“From now, we will deploy military forces who are going to ensure the security of the population in the region,” Deby said while on a trip to Sila.
“We must disarm all the civilians who have weapons in their hands,” he said.
Eastern Chad is in the grip of a cycle of violence between nomadic camel herders — many from the Zaghawa ethnic group from which Deby hails — and sedentary farmers from the Ouaddian community.
Drought and population growth have aggravated the conflict.
Chad President Idriss Deby said on Saturday he was lifting social media restrictions which were imposed more than a year ago for “security reasons.”
“For some months, security requirements led the government to toughen access conditions and control measures for electronic communications,” Deby said in a closing address to a digital forum in the capital N’Djamena.
“These measures were imposed in a context of terrorist threats (but)” the current situation ” leads me … to instruct the firms concerned to lift immediately the restriction on electronic communications,” said Deby.
On Saturday afternoon, it was possible to access social media applications including Whatsapp and Twitter, an AFP journalist reported.
Access was cut to social media in March last year as public opposition mounted over Deby’s plans to push through changes to the constitution shoring up his power after almost three decades in office.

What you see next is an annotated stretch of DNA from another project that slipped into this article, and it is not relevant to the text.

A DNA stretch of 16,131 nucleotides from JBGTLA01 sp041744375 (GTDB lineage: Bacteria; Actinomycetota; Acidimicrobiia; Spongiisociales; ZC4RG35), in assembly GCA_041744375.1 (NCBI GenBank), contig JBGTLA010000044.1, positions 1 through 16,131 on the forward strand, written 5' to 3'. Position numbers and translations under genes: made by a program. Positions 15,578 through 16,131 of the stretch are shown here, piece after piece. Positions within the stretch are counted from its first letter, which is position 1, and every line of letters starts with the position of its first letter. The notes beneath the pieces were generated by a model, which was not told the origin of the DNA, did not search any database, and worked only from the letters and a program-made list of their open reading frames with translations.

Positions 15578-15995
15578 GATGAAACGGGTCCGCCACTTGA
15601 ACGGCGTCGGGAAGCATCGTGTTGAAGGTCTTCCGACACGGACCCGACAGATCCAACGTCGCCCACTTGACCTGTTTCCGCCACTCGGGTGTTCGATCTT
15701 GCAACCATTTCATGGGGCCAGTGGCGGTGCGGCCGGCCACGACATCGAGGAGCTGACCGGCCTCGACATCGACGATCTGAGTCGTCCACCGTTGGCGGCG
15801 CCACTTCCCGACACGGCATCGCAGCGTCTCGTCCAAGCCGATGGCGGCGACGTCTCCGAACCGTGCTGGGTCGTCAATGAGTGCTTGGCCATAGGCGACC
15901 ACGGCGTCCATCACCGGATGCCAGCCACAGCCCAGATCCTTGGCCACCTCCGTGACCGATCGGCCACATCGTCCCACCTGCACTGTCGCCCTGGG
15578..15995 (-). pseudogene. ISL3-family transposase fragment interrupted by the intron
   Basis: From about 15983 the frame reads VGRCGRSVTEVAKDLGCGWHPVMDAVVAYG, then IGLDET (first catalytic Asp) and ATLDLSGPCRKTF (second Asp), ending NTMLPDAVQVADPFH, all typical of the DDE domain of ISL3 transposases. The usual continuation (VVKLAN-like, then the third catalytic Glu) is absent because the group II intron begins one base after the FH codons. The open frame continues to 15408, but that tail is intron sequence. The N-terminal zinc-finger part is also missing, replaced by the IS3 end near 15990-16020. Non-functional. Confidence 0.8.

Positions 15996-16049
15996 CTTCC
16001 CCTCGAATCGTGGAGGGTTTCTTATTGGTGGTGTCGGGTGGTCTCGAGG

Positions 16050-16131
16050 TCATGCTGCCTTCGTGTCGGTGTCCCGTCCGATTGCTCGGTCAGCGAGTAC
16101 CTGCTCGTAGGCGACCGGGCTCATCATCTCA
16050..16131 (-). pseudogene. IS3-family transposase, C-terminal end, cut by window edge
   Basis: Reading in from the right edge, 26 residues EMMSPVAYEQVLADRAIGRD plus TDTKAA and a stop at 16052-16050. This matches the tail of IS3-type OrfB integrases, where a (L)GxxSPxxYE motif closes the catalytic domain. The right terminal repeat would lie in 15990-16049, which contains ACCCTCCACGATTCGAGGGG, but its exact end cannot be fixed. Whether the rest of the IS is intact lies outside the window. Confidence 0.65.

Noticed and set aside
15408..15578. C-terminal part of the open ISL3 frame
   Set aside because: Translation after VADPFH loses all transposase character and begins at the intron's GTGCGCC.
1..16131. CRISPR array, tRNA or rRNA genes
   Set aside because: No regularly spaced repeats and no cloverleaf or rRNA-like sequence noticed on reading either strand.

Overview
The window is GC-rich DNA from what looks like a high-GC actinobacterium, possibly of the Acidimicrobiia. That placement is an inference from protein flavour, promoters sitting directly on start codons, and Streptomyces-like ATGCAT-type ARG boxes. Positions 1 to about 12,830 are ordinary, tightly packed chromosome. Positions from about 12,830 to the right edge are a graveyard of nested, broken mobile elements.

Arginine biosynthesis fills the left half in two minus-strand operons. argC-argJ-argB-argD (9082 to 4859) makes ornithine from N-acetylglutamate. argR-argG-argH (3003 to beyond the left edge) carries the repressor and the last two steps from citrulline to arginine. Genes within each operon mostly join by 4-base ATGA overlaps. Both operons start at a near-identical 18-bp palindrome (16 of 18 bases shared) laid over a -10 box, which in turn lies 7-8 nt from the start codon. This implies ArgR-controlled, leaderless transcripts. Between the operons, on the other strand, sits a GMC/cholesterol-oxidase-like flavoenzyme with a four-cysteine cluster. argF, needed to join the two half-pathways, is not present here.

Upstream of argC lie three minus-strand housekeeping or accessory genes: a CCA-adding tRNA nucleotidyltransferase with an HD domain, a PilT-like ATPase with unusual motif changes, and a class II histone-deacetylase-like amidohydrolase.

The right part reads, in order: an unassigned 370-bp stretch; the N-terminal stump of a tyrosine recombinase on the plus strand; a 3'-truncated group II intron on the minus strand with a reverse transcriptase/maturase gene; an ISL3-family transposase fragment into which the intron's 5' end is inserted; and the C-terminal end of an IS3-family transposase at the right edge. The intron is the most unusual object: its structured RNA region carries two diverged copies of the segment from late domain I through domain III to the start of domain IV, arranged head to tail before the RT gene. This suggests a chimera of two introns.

Access remained possible using VPN networks but the use of those is costly in one of the world’s poorest nations.
Barely five percent of the population enjoy internet access.
Chad is a Western ally in the fight against jihadist groups in Africa and notably faces threats from Boko Haram, which has made several deadly incursions into its territory in recent months.
The largely desert north, bordering Sudan, Libya and Niger, is highly volatile while several rebel groups have set up base just over the border with Libya.
In late January, Chad rebels seeking to destabilise Deby entered the northeast of the country from Libya but were pushed back after French air strikes.
In the east, farmers and nomadic groups have also clashed while the south on the border with the Central African Republic is still tense after the 2013 overthrow of former CAR president sparked unrest which spilled over the border.